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Health and Environmental Effects Research

Biogeochemistry model developed by WED scientist to be evaluated

Dr. Bob McKane of NHEERL's Western Ecology Division (WED) has collaborated with the Georgia Institute of Technology and the Marine Biological Laboratory to develop an eco-hydrology modeling framework that is intended to meet emerging risk assessment objectives more closely than other currently available models. This model framework links a suite of spatially-distributed, process-based models to address the effects of changes in climate, land use and other interacting stressors on multiple ecosystem services: production of food and fiber, carbon sequestration, regulation of water quality and quantity, reduction of greenhouse gases (CO2, N2O, NOx), and regulation of sources and sinks of reactive nitrogen (Nr) within watersheds. A central model in this framework is GTHM-MEL, a spatially-distributed eco-hydrology model that links a land surface hydrology model (GTHM, the Georgia Tech Hydrologic Model) with a terrestrial biogeochemistry model (MEL, the Multiple Element Limitation model). GTHM-MEL was designed to improve upon many existing models by reducing data/parameterization needs and complexity, while at the same time increasing abilities to predict more precisely at variable temporal and spatial scales. For the hydrologic component, the GTHM model is typically applied using 30 x 30-meter landscape units, although user-defined units of any size and shape are possible (m2 to km2). GTHM requires calibration of just three parameters to simulate evapotranspiration, infiltration, and surface and subsurface runoff (Pan et al. 2007). The model review process will be organized by Virginia Houk at EPA's National Health and Environmental Effects Research Laboratory in Raleigh, NC. The review team will be composed of scientists external to EPA who are experienced with developing and using biogeochemistry models. The reviewers will meet in Corvallis to receive an overview of the model from Dr. McKane, then will use the model in a variety of applications, comparing it with other existing models before returning to Corvallis to submit and discuss their reports of the evaluation.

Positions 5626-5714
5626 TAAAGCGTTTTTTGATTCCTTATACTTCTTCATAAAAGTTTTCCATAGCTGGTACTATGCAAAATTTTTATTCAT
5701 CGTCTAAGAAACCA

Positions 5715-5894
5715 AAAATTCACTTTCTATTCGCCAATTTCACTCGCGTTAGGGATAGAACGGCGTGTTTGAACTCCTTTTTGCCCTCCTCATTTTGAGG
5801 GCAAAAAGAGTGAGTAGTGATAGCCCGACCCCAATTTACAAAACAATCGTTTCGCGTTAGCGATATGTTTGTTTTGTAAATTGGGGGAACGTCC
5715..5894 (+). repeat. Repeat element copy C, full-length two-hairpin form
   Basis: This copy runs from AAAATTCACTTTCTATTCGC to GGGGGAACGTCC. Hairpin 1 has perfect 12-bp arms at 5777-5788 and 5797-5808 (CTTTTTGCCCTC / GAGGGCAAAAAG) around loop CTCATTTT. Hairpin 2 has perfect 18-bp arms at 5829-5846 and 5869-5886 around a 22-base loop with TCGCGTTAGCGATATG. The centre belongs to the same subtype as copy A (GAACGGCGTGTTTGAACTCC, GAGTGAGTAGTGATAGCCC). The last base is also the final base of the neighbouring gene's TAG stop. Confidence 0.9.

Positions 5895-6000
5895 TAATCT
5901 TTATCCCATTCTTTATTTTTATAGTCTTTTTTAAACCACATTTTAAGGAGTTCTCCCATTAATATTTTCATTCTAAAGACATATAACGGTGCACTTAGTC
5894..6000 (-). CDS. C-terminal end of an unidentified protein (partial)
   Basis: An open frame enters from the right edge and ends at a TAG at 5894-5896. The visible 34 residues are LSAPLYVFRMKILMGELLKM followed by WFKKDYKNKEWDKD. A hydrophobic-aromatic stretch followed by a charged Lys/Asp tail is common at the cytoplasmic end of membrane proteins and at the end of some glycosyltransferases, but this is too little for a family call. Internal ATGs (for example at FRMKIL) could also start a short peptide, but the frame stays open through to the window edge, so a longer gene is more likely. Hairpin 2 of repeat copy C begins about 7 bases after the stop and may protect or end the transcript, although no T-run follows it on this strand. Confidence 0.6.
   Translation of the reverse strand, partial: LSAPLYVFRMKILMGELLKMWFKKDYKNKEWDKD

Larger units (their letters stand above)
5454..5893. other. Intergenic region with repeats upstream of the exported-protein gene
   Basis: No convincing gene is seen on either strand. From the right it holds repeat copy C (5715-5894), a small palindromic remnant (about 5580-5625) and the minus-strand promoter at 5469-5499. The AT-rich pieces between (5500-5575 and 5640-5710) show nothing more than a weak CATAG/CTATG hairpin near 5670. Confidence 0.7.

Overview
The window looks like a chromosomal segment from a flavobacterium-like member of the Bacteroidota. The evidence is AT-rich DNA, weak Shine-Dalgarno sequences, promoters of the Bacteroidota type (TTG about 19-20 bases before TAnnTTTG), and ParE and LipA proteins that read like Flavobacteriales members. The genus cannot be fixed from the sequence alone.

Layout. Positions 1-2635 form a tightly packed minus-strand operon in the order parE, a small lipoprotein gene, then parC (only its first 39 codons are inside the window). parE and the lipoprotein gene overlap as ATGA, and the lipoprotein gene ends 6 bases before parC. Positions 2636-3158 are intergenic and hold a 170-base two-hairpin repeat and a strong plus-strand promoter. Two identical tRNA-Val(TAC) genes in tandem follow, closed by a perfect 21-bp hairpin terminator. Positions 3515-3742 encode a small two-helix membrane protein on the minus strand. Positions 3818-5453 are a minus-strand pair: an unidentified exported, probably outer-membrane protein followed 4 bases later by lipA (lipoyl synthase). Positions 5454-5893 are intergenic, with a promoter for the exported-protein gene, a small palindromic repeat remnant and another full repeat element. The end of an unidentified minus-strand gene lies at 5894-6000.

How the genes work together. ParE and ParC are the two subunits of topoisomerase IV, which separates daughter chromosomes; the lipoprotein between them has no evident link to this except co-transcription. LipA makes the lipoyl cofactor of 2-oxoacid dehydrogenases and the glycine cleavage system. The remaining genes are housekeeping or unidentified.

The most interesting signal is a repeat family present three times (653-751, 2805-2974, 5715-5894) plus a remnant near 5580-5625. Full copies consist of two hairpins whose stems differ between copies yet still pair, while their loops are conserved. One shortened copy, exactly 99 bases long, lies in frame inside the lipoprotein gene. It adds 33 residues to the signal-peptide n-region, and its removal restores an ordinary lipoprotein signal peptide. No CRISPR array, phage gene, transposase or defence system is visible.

Expected outcome: The model evaluation process will determine the suitability of GTHM-MEL for current EPA risk assessment needs, with particular emphasis on ecosystem services at the watershed and basin scales. Most existing models are relatively one-dimensional, in that they are used to predict processes and behaviors of only a single hydrologic or biocheochemical process or variable. Existing models generally are less precise, not scale adjustable and require more data for parameterization than GTHM-MEL was designed to be. If GTHM-MEL performs as expected across a range of scales, land uses, climates and vegetative covers, it will have important and broad applications for EPA's Ecosystem Services Research Project efforts, and will provide the ability to "scale out" from plots and transects to first through fifth order watersheds. This is a potentially valuable tool to inform scientists and policy makers about environmental and ecological processes important to EPA's policy and regulatory missions.

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